(Dir. Niels Arden Oplev, 2009)

Now making its way through the states, this stylish Swedish thriller based on the bestselling novel by Stieg Larsson, was the top grossing European film of last year. With its effective and engrossing pacing, it’s easy to see why. Michael Nyqvist stars as a financial magazine reporter who accepts an intriguing job offer to investigate a 40 year old disappearance right after he loses a libel suit against a corrupt industrial magnate (Stefan Sauk).

The missing person is a young girl – the great niece of Henrik Vanger played by the contrite Sven-Bertil Taube, a wealthy businessman highly suspicious of the dark ties in his family to the Nazi party.

“Who do you suspect?” Nyqvist asks Taube on a walk through his island estate. “Nobody. And everybody. That’s where you come into the picture.” Taube replies in an appropriately hushed tone.

Meanwhile, the title’s namesake – a punk attired woman in her early 20’s, Noomi Rapace, has been hacking into Nyqvist’s computer doing her own parallel investigation. She is able to break down a code in the missing girl’s journal and she emails it to him. He tracks her down and before you know they are working together on the case – studying photographs, going through old records, and bit by bit piecing together the sordid murder puzzle that leads down more than one twisted path.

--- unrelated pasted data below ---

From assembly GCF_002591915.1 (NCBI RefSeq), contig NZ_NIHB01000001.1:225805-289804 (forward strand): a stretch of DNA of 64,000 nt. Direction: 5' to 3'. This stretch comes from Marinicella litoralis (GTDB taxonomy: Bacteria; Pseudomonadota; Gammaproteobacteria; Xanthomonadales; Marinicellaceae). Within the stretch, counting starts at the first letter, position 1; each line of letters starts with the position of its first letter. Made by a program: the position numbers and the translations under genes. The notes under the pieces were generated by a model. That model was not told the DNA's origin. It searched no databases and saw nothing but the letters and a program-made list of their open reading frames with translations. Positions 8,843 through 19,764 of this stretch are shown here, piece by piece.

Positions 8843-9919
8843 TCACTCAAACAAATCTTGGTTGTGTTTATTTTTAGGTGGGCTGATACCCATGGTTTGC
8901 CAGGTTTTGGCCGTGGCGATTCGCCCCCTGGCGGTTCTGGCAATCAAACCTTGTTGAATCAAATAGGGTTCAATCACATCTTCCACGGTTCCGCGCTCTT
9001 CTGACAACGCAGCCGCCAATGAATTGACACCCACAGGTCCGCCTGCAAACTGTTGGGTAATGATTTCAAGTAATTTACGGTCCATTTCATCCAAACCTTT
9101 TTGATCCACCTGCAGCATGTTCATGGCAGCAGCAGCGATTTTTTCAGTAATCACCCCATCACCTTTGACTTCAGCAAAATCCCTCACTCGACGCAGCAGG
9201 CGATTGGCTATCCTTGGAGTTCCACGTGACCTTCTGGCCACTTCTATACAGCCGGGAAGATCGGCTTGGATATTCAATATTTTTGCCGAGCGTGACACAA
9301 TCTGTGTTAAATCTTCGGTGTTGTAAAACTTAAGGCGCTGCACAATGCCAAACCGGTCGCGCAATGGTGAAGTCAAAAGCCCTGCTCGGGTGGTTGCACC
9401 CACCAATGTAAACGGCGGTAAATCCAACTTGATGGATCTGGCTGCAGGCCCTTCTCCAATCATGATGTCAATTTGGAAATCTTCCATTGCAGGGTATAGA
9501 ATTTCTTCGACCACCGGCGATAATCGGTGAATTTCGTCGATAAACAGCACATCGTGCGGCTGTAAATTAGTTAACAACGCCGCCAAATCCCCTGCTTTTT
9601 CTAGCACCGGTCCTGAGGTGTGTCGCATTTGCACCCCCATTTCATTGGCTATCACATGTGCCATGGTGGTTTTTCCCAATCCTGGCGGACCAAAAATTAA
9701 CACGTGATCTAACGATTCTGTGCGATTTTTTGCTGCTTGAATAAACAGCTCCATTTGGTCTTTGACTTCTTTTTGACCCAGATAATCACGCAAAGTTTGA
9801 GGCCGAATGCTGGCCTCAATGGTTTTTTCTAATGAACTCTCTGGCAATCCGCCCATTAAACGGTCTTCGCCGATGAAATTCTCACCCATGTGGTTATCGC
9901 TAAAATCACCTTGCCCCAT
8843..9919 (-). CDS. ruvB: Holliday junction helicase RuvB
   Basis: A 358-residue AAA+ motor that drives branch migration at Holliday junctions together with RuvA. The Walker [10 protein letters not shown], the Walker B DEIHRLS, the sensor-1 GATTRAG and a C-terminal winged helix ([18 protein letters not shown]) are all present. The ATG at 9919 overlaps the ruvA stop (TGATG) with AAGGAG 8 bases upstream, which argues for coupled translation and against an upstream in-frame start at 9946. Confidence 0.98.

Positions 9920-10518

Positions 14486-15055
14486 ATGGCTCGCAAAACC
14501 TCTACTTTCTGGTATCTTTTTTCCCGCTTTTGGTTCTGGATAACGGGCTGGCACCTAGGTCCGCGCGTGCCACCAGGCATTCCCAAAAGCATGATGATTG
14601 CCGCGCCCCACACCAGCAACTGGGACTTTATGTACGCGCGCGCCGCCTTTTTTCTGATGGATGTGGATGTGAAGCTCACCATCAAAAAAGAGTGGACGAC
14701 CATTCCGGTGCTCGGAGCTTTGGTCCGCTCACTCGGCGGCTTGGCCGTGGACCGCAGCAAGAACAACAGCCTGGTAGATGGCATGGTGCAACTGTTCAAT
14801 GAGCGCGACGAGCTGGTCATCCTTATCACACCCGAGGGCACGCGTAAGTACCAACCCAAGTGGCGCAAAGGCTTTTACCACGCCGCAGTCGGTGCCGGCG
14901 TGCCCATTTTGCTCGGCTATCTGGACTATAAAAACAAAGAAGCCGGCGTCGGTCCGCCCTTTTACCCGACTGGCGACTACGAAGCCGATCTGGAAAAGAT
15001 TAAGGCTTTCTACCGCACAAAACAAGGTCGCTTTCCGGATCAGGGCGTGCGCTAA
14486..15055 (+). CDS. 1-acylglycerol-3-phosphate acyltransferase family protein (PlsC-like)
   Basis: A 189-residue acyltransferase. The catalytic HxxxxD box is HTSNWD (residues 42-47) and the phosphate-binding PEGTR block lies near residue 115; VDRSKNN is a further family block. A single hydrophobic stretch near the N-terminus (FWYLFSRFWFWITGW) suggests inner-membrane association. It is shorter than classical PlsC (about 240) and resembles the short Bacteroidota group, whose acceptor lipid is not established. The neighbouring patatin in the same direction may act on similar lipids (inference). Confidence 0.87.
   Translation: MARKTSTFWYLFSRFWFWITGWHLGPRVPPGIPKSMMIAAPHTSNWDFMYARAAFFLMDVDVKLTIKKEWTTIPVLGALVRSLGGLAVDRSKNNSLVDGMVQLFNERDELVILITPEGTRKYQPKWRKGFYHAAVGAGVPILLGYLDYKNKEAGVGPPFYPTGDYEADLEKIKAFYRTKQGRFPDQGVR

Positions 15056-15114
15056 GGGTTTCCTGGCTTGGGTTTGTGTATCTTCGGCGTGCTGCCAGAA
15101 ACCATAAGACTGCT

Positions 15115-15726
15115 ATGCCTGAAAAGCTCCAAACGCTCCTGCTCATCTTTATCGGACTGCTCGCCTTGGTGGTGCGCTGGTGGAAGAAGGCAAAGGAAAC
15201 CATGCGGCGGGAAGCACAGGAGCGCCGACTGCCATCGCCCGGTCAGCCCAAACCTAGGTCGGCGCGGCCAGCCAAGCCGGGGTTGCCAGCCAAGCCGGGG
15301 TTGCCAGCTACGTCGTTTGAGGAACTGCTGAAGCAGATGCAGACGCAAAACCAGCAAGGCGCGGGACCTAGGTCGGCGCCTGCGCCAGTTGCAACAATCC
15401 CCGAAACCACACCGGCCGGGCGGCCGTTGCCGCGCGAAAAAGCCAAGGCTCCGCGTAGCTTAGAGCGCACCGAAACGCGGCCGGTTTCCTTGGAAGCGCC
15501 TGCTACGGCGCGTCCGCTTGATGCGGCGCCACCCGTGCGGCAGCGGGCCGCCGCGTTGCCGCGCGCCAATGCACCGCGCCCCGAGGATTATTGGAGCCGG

Rapace has a mysterious unspoken past involving crimes and mental institutions that have obviously toughened her up – her revenge against a sexually abusive appointed guardian (Peter Andersson) shows us this in disturbing detail. The elaborate dragon tattoo on her back isn’t really significant except as an identifier; indeed the film’s international title is MILLENIUM: PART I – MEN WHO HATE WOMEN.

Though the serial killer procedural threatens to drag the film down a bit, it’s tightly wound and crisply presented with gorgeous cinematography and a spare gently chilling soundtrack. Don’t expect a Swedish SILENCE OF THE LAMBS (it has a much higher plausibility factor as thrillers go) and don’t fret over subtitles – THE GIRL WITH THE DRAGON TATTOO is great gripping, albeit a bit violent, cinema that deserves your attention.

More later…

Leave a Reply

Fill in your details below or click an icon to log in: Logo

You are commenting using your account. Log Out /  Change )

Twitter picture

You are commenting using your Twitter account. Log Out /  Change )

Facebook photo

You are commenting using your Facebook account. Log Out /  Change )

Connecting to %s

%d bloggers like this: